Middle East filings tend to be expensive. However, they are an important market for many products, particularly cosmetics.
|Saudi Arabia||2,750||squatters can be a problem|
Note this table is for both state filing fees and local trademark lawyer fees combined. Your US Trademark lawyer will also bill some time for coordinating international tasks.
Since many countries award trademarks rights to the earliest filer, squatters in these countries will try to grab your trademark early and hold it for ransom. Their payment demands can vary wildly, sometimes demanding hundreds of thousands of dollars.
Trademark squatters are a particular problem in Asia, South America and the Middle East. Dislodging a squatter is expensive. In comparison, filing an early trademark application is cheap.
Some countries will give you recourse through the courts. If you can prove your brand was already “well known” in the squatter’s country before they filed, then the local courts may cancel the squatter’s trademark rights and award you the registration. However, the process is expensive, and difficult to win in many countries.
If a squatter is demanding an unreasonably high price, companies may be forced to use an alternative brand name in the squatter’s country.
Given the risks posed by trademark squatters, I highly recommend early international trademark filings. Consumer products that want global brands will need to budget early for these filings.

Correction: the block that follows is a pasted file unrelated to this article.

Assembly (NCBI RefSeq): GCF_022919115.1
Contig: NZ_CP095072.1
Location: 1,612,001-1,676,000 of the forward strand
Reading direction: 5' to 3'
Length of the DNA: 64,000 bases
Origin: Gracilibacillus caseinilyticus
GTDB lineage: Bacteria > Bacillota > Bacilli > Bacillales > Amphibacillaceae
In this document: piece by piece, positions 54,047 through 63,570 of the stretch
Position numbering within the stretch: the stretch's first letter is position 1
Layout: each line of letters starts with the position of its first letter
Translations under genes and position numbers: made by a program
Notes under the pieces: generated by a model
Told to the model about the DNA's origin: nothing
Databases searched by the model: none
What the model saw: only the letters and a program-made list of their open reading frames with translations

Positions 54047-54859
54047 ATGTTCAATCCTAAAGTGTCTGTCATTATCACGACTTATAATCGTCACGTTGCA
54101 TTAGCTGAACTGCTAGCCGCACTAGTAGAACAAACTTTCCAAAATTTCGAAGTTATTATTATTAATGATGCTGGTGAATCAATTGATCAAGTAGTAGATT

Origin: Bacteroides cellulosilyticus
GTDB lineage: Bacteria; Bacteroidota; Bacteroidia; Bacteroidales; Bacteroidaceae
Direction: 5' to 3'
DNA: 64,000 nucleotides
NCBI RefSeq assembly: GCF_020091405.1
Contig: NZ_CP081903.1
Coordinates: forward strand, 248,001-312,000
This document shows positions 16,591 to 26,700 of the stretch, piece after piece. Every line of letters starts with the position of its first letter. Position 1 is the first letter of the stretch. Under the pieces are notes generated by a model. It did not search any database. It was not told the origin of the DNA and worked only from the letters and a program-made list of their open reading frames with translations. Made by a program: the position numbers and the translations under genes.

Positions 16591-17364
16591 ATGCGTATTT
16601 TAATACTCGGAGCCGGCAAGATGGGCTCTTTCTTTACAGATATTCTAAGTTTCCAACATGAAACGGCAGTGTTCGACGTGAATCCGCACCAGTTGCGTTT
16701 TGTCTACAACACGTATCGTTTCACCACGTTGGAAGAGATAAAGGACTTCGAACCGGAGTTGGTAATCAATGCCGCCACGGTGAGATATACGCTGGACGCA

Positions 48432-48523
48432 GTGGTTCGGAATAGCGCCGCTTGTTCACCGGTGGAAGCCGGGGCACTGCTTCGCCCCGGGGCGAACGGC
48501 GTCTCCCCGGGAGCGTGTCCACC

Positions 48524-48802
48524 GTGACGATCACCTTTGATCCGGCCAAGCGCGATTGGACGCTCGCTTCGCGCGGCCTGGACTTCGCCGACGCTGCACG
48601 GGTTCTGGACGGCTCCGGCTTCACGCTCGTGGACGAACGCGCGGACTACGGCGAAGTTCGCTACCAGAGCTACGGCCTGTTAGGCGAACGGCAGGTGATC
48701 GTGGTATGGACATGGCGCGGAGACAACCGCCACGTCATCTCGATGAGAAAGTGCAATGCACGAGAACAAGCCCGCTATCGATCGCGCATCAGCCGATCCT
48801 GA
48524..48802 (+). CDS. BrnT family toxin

Paris Convention Allows for Early “Priority” Filing Dates
The Paris Convention is a treaty that allows you to maintain your filing date between countries for up to 6 months. For examiner, if you file an application in the US on January 1, 2018, you can then file an application in any other Paris Convention country any time before June 1, 2018, and your application will be treated as though it was filed on January 1, 2018.
The Paris Convention essentially gives you a 6 month cushion you can use to delay trademark filing expenses with little risk.
Filing a US trademark application. You should get a reply from the TM Examiner within 4 months, hopefully it’s an approval. Then file a Madrid Protocol application for:
- South Korea
Then work with local counsel in the following countries to file direct trademark applications.
This strategy will get applications filed in the top 19 world economies (by GDP), in a fairly cost-efficient manner.
Feel free to reach out by email if you’d like to discuss an international trademark strategy for your consumer products or technology company.
Should I Protect my Trademark Internationally ? Cooley.
International Trademark Protection. Kilpatrick Townsend.
with some exceptions involving “intent to use” trademark applications. ↩